There is no limitations on using custom steps - you can use your own defined steps. Put step definitions to features/step_definitions/<you_name_it>_steps.rb file and they would be loaded automatically.

With cucumber tags you can control on which nodes current feature or scenario should be run. If there are no tags on scenario it would be executed on all nodes.

Examples of tests

Trivial example - here we check that apache process appears in ps output. Both steps are aruba's standard steps so you don't have to write your own step definitions. This feature would be run only on nodes that have role appserver in their run list.

Feature: Application server

Scenario: Apache configuration check
  When I successfully run `ps aux`
  Then the output should contain "apache"

Slightly more advanced example - lets check that services are running, bind to their ports and aren't blocked by firewall:

Feature: Services

Scenario Outline: Service should be running and bind to port
  When I run `lsof -i :<port>`
  Then the output should match /<service>.*<user>/

    | service | user     | port |
    | master  | root     |   25 |
    | apache2 | www-data |   80 |
    | dovecot | root     |  110 |
    | mysqld  | mysql    | 3306 |

Scenario Outline: Service should not be blocked by firewall
  When I run `ufw status`
  Then the output should match /<service>.*<action>/

    | service | action |
    | OpenSSH |  ALLOW |
    | Apache  |  ALLOW |
    | Postfix |  ALLOW |

Setting up

  1. Install cookbook to your chef repo. (git clone git://github.com/iafonov/simple_cuke.git cookbooks/simple_cuke)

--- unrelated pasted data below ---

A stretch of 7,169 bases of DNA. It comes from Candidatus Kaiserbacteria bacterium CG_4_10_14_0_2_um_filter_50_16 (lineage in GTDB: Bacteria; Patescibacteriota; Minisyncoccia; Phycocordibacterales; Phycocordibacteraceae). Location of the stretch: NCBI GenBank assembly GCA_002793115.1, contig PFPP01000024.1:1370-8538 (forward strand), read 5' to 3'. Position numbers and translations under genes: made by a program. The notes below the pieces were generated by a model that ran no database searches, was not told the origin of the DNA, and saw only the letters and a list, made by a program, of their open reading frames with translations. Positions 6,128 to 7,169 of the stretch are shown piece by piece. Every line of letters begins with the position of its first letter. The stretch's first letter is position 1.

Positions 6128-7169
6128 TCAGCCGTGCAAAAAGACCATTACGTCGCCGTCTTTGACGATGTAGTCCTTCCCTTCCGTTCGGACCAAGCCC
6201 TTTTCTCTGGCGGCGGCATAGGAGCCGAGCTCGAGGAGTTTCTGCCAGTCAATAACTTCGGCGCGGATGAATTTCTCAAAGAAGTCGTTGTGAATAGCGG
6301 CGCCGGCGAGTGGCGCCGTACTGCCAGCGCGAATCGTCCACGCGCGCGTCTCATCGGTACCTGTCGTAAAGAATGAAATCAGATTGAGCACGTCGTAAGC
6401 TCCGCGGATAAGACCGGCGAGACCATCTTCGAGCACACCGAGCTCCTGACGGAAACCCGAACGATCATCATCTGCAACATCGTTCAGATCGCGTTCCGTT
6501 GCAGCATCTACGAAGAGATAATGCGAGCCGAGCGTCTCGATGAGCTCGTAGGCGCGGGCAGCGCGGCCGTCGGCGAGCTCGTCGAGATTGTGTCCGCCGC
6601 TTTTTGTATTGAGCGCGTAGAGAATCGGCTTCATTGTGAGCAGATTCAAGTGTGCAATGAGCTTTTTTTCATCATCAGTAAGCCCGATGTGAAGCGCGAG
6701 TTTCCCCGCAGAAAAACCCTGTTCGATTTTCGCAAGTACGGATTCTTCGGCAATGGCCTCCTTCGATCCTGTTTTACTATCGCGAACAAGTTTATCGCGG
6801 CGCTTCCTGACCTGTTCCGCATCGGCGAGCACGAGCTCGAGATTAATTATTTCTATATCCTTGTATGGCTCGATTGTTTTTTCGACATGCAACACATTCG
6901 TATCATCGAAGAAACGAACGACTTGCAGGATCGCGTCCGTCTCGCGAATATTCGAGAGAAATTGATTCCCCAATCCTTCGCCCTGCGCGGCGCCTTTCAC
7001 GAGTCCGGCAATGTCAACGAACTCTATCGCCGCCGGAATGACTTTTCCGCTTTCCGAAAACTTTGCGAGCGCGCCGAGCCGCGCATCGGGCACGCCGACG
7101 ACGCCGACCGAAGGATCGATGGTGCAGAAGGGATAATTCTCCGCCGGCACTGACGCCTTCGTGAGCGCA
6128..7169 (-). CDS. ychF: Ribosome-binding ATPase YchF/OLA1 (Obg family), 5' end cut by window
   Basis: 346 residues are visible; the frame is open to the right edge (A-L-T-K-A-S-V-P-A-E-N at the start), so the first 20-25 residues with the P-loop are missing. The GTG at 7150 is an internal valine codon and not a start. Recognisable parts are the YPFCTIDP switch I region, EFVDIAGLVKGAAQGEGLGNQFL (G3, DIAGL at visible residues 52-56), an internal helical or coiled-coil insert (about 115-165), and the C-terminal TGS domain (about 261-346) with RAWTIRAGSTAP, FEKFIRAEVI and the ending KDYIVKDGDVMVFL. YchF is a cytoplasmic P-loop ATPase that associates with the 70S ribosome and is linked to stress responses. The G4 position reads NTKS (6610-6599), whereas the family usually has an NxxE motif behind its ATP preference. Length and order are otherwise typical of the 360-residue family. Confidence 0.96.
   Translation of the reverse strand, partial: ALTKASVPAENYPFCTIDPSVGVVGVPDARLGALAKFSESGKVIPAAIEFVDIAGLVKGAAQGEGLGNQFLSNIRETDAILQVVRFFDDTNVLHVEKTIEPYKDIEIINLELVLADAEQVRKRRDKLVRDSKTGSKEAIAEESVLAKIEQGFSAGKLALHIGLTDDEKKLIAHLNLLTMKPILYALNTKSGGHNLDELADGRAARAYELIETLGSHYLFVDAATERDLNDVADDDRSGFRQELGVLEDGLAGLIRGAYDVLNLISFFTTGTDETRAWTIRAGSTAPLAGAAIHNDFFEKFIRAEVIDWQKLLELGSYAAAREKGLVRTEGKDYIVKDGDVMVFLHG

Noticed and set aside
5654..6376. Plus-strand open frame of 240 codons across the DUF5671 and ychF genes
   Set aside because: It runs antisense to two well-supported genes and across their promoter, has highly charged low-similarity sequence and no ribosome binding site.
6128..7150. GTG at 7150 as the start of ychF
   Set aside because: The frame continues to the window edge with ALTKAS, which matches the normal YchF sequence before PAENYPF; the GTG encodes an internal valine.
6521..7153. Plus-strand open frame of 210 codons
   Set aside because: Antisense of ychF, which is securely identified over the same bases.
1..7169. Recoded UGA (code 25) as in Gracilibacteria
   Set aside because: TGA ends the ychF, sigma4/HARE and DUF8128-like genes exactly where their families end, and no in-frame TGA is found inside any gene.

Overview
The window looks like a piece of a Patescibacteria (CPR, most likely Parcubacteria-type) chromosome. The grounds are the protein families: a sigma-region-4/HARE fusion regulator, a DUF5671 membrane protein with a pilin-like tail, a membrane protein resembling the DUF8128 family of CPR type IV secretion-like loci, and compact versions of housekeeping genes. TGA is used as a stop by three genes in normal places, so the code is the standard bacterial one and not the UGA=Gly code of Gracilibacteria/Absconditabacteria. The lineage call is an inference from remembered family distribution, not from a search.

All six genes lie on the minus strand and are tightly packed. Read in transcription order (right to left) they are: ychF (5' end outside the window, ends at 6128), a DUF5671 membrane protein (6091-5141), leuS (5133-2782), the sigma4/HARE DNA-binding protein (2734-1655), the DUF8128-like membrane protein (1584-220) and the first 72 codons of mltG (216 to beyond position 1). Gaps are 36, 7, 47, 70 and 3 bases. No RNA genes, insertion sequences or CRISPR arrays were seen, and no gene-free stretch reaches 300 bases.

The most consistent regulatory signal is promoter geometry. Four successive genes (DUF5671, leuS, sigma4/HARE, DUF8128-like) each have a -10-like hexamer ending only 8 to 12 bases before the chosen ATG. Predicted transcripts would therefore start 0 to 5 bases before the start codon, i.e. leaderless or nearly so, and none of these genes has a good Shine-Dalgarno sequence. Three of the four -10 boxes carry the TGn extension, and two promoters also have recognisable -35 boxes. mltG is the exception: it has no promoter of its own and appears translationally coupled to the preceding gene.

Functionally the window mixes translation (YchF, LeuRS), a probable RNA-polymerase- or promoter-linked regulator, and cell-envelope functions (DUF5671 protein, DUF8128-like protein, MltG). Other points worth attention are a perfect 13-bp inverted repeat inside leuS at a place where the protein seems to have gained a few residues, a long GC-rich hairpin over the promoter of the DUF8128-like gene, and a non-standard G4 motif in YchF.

2. Add recipe[simple_cuke] to node's run_list
  3. Start writing cucumber features and put them to files/default/suite/features folder
  4. Run chef-client and enjoy

My workflow

Chef is in charge of full control of application's infrastructure including deployment. Every time we do deployment chef-client converges node and deploys a new version of application. I don't run chef-client periodically in the background, the run could be triggered only manually. I use combination of rake & knife scripts to do a deployment. All I need to do is run rake deploy:production from the chef repo. With this setup after each successful run the test suite is run and I'm presented with its results.

Under the hood

Here is pretty self-explanatory list of files that are in charge of testing your node setup:

- Gemfile
- Gemfile.lock
- features/
  - env.rb
  - step_definitions/

The cookbook uses bundler to setup test environment on the remote node. If you open files/default cookbook's folder you'll see Gemfile and Gemfile.lock files. Potentially you can add your own gems to it and use them during testing. You can even get rid of cucumber and use rspec or your favorite testing framework.

You can edit command that triggers test run in verify_handler.rb file.

Future development

For now tests result goes to stdout that makes it practically unusable if you're running chef-client periodically in background. I'm thinking about adding ability to define custom reporters that could for example send test results to email or accumulate them in file.